More 3-D printing please! You asked for more and they answered. An architectural firm in Amsterdam is working on the “3-D Print Canal House,” a project using an open-source, large-scale printer called the KamerMaker (“room-builder” in Dutch) to construct an entire house and furniture.

Dus Architects’ 3-D printed house will have 13 rooms and will use concrete only for the foundation. The KamerMaker will layer thick lines of molten plastic on top of one another according to the computerized plans. The initial project started in 2013, when a small-scale model was printed. Now, the 20-foot 3D printing machine has been moved to the house’s ultimate location in Amsterdam and has begun printing full-scale wall panels and innovative furniture for a traditional-style Amsterdam canal house. Actual printing began in January and has continued to show great improvements.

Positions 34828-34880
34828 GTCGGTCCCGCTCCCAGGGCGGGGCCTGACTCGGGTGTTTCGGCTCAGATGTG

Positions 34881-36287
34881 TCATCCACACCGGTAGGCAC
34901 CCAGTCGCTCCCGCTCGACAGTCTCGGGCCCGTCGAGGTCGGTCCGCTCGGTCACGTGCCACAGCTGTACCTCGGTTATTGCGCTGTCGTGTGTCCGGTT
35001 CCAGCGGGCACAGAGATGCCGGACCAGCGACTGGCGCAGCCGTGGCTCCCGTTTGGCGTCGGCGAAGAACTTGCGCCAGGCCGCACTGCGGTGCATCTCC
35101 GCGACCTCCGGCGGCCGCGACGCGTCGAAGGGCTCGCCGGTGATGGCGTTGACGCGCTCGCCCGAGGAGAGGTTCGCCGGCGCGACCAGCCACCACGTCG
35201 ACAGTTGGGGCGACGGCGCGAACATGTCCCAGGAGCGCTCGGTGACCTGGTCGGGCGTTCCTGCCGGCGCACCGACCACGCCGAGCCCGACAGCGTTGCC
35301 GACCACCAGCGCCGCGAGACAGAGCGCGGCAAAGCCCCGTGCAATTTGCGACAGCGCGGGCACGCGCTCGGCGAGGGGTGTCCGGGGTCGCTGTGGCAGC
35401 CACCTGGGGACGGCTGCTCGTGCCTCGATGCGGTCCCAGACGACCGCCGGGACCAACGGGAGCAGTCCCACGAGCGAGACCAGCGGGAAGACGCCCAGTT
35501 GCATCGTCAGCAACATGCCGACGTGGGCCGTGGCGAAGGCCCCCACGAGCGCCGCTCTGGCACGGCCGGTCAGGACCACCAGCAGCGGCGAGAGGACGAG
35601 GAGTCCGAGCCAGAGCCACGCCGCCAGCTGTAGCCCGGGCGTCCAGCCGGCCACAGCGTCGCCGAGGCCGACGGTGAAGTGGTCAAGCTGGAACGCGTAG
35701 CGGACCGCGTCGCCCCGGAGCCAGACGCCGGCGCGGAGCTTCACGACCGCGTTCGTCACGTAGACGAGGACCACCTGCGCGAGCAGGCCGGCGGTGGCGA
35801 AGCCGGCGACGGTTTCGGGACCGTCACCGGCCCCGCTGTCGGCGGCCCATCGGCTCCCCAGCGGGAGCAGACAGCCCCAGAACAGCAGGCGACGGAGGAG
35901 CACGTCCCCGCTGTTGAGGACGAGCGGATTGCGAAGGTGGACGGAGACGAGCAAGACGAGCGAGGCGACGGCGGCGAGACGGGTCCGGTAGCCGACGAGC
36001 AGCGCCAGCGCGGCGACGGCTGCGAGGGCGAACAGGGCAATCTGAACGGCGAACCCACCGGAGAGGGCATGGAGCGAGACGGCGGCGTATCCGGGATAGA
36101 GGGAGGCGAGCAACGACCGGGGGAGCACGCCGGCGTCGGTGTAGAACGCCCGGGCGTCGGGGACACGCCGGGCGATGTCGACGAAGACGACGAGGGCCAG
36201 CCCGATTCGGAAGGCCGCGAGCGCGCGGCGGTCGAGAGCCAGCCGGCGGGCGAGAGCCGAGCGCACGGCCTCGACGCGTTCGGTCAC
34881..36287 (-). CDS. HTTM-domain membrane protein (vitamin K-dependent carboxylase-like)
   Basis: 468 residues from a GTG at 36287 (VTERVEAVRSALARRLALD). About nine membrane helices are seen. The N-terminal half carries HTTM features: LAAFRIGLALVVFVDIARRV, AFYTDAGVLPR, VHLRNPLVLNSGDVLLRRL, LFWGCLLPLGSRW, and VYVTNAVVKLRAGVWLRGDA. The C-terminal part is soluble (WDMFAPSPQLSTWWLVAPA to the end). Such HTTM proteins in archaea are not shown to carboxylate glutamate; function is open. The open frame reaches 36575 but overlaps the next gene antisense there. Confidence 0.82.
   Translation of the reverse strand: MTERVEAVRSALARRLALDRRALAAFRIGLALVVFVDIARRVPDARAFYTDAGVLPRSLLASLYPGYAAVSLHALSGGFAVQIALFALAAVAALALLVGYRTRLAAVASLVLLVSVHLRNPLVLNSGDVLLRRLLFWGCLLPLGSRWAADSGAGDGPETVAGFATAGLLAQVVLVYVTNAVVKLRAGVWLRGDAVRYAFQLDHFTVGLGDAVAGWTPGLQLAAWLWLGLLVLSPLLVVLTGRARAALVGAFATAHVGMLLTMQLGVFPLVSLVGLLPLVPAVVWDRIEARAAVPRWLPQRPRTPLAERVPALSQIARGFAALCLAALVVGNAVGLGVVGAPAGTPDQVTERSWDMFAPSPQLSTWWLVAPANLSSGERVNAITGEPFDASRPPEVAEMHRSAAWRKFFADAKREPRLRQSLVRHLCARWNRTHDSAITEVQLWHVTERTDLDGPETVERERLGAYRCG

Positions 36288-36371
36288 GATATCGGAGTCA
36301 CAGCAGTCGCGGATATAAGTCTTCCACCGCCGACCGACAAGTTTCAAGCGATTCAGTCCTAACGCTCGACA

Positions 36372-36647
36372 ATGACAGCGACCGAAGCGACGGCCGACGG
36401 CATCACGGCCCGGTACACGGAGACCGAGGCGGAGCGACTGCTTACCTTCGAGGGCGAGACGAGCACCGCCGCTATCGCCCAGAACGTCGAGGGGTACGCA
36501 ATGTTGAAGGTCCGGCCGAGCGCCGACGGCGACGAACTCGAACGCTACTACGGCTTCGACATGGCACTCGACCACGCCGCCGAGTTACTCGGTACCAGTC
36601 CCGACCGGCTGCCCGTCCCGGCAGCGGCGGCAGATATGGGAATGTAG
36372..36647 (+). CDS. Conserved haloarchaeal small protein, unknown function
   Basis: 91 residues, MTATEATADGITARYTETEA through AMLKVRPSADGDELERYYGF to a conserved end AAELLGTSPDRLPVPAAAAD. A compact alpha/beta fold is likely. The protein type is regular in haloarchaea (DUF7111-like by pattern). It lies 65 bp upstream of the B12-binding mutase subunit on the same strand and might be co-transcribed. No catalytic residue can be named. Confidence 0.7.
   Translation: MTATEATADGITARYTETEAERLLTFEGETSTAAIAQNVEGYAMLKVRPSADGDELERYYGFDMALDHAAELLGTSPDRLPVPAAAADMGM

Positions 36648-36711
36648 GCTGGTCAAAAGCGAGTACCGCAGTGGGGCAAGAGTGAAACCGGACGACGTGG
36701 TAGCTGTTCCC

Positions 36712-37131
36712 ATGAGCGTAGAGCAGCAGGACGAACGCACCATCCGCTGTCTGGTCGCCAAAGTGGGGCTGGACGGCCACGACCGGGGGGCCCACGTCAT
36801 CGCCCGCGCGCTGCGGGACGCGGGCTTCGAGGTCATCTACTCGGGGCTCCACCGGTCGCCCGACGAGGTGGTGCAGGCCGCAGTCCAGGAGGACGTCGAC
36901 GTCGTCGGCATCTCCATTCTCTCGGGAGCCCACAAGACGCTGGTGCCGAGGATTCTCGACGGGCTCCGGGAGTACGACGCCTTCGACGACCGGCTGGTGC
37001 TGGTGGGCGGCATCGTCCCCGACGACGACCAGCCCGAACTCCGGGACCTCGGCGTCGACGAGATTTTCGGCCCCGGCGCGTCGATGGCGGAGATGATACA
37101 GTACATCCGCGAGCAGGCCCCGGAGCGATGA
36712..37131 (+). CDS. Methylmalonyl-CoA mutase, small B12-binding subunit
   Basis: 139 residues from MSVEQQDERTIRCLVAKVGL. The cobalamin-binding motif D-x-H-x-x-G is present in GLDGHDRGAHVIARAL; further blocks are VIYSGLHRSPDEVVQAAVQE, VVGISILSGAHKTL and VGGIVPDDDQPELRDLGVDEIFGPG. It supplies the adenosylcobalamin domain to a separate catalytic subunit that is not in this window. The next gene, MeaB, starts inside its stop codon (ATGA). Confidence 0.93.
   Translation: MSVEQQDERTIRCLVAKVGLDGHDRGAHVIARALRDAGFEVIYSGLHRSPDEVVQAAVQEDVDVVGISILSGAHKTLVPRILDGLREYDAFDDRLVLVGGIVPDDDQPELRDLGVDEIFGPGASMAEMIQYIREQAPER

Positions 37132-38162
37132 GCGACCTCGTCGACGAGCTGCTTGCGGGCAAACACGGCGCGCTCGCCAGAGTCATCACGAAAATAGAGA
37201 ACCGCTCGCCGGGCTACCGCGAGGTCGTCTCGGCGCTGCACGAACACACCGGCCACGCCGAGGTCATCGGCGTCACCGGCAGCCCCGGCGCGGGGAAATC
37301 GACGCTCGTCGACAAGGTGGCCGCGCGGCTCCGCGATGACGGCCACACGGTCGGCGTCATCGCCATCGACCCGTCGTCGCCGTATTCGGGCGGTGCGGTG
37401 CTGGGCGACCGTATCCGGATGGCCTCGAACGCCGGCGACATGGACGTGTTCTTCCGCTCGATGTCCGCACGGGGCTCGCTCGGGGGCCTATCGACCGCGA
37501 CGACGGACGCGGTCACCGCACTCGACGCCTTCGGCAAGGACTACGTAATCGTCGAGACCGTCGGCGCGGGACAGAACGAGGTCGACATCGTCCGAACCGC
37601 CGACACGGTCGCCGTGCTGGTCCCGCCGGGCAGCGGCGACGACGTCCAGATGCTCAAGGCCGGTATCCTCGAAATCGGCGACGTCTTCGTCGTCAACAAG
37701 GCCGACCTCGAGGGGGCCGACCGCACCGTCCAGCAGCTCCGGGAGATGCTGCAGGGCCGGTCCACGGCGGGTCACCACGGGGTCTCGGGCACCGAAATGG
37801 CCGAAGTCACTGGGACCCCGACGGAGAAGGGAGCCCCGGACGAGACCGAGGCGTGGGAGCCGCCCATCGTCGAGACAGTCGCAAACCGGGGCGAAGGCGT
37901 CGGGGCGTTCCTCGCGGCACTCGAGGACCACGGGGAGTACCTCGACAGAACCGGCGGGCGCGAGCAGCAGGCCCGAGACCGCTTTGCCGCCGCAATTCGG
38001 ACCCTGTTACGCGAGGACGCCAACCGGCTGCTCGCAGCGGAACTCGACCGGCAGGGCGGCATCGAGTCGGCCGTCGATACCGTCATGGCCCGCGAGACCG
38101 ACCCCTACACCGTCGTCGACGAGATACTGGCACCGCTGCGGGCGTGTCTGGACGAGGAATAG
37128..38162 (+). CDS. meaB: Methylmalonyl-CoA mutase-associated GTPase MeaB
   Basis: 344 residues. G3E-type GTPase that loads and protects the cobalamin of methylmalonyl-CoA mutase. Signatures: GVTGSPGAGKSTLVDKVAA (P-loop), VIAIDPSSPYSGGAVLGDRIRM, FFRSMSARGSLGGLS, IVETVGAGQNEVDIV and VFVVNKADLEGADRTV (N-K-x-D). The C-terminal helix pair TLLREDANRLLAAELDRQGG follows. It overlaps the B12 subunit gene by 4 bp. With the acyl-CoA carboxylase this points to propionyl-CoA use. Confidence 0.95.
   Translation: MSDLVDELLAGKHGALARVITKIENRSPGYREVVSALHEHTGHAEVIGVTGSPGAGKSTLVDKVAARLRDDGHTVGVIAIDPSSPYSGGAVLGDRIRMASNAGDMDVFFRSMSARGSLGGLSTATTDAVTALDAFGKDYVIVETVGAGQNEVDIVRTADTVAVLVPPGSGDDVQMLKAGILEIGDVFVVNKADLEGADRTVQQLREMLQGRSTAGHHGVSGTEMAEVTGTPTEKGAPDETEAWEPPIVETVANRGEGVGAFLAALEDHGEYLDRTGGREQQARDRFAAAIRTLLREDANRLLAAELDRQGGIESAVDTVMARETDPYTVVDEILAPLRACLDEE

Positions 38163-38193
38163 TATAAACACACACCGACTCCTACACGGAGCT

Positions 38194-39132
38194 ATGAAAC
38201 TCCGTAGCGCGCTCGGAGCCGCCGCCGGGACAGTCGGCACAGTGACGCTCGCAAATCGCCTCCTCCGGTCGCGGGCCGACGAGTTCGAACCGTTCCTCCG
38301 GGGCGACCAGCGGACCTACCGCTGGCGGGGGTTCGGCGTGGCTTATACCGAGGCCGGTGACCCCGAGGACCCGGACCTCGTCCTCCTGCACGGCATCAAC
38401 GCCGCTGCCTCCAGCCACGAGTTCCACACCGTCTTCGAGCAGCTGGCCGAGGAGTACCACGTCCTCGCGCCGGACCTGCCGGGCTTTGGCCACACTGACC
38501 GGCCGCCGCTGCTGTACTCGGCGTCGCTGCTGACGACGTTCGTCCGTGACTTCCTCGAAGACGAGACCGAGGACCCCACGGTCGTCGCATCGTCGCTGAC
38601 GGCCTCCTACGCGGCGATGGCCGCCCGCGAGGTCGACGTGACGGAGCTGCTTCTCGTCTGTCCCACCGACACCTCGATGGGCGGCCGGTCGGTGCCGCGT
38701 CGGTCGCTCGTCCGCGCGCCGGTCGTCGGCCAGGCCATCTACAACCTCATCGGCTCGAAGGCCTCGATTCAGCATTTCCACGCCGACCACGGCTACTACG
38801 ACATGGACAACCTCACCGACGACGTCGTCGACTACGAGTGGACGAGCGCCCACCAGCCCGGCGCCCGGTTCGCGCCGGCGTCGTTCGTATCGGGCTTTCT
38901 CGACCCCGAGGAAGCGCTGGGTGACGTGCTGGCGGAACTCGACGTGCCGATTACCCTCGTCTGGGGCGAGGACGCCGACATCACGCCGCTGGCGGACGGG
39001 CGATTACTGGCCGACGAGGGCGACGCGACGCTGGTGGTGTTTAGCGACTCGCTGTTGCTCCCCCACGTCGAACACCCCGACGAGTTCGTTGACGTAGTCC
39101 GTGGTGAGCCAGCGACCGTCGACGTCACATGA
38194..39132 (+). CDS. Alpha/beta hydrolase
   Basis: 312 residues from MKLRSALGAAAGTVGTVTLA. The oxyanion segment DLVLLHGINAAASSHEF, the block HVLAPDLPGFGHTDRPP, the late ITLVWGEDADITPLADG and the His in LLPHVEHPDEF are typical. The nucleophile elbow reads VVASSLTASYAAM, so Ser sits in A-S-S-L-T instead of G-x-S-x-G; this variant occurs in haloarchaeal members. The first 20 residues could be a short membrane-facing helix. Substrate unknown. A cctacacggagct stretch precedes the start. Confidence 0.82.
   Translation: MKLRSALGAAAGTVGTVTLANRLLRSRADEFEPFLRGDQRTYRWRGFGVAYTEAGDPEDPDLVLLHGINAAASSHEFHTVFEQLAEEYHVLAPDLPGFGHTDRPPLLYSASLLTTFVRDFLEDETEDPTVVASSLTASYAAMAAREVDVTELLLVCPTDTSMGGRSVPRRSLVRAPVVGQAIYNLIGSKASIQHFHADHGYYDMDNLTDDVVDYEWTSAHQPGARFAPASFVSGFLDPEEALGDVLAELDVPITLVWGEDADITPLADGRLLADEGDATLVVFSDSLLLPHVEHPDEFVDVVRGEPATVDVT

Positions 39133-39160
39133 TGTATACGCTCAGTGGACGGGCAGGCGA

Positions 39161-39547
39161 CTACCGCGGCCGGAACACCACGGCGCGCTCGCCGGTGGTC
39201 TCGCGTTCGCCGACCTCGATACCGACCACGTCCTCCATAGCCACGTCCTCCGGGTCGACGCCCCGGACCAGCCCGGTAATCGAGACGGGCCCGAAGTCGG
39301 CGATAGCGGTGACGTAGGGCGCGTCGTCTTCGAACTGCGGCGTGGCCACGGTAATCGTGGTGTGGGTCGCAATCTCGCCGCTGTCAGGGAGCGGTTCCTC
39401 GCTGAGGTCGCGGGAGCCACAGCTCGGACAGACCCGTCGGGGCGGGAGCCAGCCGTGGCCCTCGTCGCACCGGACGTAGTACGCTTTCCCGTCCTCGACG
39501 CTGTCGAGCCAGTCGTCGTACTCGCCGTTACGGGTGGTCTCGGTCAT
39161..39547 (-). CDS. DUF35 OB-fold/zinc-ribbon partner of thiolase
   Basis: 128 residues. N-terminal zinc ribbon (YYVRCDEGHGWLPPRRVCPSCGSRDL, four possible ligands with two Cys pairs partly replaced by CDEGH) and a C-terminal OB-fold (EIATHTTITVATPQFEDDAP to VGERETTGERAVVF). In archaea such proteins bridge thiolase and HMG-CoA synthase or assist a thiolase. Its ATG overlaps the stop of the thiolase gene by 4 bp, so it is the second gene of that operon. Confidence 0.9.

Each honeycomb-structured panel takes about one week to form. The material being used is a bio-based hot melt plastic from Henkel. Scientists are testing different samples of materials to create but the final ‘hot melt’ product will be 80 percent natural – it’s a bioplastic mix made up of microfibers and plant oil.

Large pieces – like the corners – will be constructed like Lego bricks and stacked on top of one another to make the house. Each room was designed with unique features that will be designed separately on site, before being assembled into the house, so experts can test their safety.

Watch the video below of a 3D printer creating small-scale a replica of the house: